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Bure Valley Group is an investment introducer platform which links successful investors with exciting, innovative UK startups seeking funding. This content is for information purposes only and should not be taken as financial or investment advice. 

Cloud computing is an exciting, growing sector with many exciting opportunities for investors around the world. Global market capitalisation is expected to reach $368.97bn in 2021 – up from $274.79bn in 2020, and suggesting a CAGR of 19.1% from 2021 to 2028. However, it is also a realm where many confusing, technical terms and jargon pervade and can feel overwhelming to investors. In this short guide, therefore, our investment team here at Bure Valley Group offers this overview of common cloud computing terms – specifically for our investor audience.

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Artificial intelligence (AI)

Many of us might imagine dystopian visions from movies like The Terminator when we hear this term. Yet, at its core, AI is about problem-solving. Using advanced programming, a computer system emulates many of the reasoning processes that a human being uses to make decisions on his/her behalf – only faster, and possibly more efficiently. Here, the more advanced the AI is, the more problems it can potentially solve; including those faced by customers. This allows AI to be put to promising commercial use by companies with innovative business models.


What does it mean when we say something is stored “on the cloud?” Imagine you are working on a Word document using your laptop, and you save the file. Where is it saved? Traditionally, it would be saved on your local harddrive. However, what if you could save the file on multiple other computers in other locations for extra security – if one computer breaks, you have backups – and to free-up space on your own computer? This is what the cloud essentially does. You save it on another computer (or server) provided by a company like Amazon Web Services (AWS) or Google. To access the file again, all you need is an internet connection to retrieve it.


Content Delivery Network (CDN)

When you visit a website, where do you think that website “lives”? It does not simply float in the air somewhere. Rather, its files are stored – or hosted – on a range of computers (servers) which offer the files to someone who requests them when they visit the website on their browser. Yet where are these computers located? If you are in the UK but the computers are in Australia, for instance, then it likely will take longer to retrieve the files than if the website was hosted in the UK. This is what a CDN attempts to address. It essentially stores “copies” of the website on lots of computers in different parts of the world. When someone visits the website, the closest CDN to them (geographically) serves up the files to provide a faster service.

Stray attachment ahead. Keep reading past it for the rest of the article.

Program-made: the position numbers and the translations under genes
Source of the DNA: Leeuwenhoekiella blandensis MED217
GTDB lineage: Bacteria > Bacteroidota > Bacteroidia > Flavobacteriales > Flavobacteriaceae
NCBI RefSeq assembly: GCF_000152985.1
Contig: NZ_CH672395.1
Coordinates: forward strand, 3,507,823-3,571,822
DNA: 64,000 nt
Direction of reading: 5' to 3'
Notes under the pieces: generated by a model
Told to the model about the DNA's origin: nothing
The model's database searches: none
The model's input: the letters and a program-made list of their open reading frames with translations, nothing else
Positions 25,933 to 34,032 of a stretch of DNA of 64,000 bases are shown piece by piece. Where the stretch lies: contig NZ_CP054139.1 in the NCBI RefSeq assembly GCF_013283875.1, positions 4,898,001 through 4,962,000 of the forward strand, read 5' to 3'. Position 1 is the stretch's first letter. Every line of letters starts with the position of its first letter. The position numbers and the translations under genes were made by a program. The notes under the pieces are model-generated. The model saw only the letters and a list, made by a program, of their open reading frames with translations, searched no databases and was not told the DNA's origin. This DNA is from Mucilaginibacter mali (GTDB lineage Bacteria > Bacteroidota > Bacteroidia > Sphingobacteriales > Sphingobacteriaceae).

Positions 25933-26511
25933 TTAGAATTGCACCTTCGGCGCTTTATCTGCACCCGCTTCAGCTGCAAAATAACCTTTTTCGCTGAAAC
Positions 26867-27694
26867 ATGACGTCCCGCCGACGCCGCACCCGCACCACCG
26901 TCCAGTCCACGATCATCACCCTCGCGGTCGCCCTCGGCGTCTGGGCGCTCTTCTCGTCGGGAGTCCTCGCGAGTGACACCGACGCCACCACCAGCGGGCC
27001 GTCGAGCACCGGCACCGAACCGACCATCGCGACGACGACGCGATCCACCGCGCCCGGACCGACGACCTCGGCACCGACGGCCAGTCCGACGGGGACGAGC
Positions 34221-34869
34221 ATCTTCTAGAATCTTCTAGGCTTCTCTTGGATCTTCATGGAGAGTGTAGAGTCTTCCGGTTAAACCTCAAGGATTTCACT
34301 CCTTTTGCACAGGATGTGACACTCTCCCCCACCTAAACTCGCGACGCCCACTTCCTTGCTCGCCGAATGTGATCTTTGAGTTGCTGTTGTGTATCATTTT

Infrastructure as a service (IaaS) is a special type of cloud computing. Rather than focusing on storing files you create, however, IaaS is more focused on providing resources to you over the internet – rather than relying on your own computer’s computing power. For instance, suppose you are a startup with limited resources of your own to store and process customer data. By relying on those of an IaaS provider, this allows you to get up and running quickly without large infrastructure cost spending.


Machine learning

Again, sometimes this term can conjure disturbing thoughts about a sinister computer learning about humans and how to eventually exploit them. Yet “machine learning” simply refers, again, to a type of problem-solving employed by computers. As they gather more information (e.g. on customer behaviour with certain products) over time, the more they can use this to make more effective decisions on a company’s behalf to improve results. Companies offering such machine learning solutions, therefore, have the potential to radically transform multiple sectors.


Private/public cloud

When you are writing a document on your laptop and saving on your harddrive, you are likely the only person who can open your computer and then access it again. However, what if you wanted to store it somewhere so another person could open and amend it easily? By using a private cloud network, you could store the file just like this – allowing your team to access it, but not anyone else who lacks access to the network. A public network uses the same approach except accessibility is open to the wider public (e.g. a Google Sheets file which you want your website visitors to be able to read and use for themselves).


User experience (UX)

When you visit a website or use an app like Google Docs, how do you find the experience? Is it quick, enjoyable and easy to follow/understand? If this happens when using a cloud-based app or service, then you likely have a good user experience. If not, then the provider will likely need to do some urgent upgrades to retain and grow users/customers!



Interested in finding out more about the exciting startup projects we have on offer to investors here at Bure Valley Group? Get in touch today to start a conversation with our team and discuss some of the great investment memorandums we have available here:

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